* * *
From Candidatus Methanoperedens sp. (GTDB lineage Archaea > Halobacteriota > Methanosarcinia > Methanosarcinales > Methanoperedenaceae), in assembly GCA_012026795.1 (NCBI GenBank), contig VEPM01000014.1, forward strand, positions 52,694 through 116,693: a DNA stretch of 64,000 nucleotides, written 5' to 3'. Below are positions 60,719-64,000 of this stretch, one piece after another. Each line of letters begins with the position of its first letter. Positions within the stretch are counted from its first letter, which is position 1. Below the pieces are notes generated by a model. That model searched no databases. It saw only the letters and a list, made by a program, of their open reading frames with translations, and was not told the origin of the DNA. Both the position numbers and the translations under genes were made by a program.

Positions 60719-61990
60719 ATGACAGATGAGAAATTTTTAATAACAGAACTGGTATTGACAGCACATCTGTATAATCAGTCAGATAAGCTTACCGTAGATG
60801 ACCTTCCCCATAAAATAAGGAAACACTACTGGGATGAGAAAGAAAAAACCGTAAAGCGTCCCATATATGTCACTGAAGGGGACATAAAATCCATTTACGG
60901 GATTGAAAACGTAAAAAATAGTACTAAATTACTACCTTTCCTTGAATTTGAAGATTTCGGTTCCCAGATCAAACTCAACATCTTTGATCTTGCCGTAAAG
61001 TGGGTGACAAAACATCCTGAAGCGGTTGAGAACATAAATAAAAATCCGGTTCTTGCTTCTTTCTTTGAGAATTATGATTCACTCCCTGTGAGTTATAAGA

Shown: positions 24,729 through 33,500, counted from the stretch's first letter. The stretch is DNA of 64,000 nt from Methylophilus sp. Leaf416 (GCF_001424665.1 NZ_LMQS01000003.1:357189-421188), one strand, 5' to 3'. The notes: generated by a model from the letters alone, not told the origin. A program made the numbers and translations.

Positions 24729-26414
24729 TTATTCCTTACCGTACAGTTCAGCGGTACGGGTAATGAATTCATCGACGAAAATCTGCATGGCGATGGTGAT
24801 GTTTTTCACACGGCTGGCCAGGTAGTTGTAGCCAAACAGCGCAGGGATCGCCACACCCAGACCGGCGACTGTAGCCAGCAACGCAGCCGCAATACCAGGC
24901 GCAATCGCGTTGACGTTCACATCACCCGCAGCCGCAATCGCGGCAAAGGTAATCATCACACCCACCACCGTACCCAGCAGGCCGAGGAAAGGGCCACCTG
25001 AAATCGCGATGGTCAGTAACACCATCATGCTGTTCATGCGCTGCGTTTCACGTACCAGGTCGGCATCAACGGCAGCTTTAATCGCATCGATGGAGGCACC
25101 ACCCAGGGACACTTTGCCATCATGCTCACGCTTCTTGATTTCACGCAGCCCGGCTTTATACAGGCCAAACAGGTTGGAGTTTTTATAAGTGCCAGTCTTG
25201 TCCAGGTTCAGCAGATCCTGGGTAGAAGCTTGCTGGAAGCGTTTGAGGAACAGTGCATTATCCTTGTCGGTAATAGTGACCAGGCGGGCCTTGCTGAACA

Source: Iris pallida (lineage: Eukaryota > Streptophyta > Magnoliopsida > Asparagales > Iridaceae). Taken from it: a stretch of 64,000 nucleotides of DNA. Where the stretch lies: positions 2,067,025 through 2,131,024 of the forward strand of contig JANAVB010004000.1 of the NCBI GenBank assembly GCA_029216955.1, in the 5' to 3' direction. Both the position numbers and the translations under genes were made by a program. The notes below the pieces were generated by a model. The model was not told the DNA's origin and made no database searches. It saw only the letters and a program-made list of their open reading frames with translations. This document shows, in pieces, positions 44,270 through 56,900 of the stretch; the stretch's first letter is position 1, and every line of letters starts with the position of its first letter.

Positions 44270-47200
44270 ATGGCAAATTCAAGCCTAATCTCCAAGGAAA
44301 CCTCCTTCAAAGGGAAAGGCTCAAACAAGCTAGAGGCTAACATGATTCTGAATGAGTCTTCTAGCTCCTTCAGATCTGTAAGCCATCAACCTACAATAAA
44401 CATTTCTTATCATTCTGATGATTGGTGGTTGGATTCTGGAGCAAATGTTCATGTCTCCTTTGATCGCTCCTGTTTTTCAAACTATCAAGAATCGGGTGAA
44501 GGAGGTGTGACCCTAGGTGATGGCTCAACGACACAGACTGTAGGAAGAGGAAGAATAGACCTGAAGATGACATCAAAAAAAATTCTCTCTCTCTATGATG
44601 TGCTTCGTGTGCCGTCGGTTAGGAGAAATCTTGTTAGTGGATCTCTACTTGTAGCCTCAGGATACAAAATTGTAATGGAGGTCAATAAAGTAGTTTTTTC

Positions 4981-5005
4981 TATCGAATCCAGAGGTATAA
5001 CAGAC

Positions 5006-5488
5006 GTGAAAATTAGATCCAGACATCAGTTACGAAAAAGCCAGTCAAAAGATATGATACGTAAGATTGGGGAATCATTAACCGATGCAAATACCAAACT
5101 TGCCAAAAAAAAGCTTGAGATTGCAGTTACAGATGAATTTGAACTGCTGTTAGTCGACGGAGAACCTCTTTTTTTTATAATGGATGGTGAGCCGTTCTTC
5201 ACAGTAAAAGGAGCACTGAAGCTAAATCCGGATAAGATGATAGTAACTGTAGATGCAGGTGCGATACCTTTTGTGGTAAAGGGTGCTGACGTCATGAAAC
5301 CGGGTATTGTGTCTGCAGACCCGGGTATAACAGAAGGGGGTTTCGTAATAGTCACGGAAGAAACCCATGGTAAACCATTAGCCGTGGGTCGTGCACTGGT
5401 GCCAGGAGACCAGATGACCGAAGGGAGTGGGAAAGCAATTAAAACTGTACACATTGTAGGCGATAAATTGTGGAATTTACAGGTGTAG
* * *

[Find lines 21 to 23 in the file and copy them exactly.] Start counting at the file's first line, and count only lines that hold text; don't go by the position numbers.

44601 TGCTTCGTGTGCCGTCGGTTAGGAGAAATCTTGTTAGTGGATCTCTACTTGTAGCCTCAGGATACAAAATTGTAATGGAGGTCAATAAAGTAGTTTTTTC

Positions 4981-5005
4981 TATCGAATCCAGAGGTATAA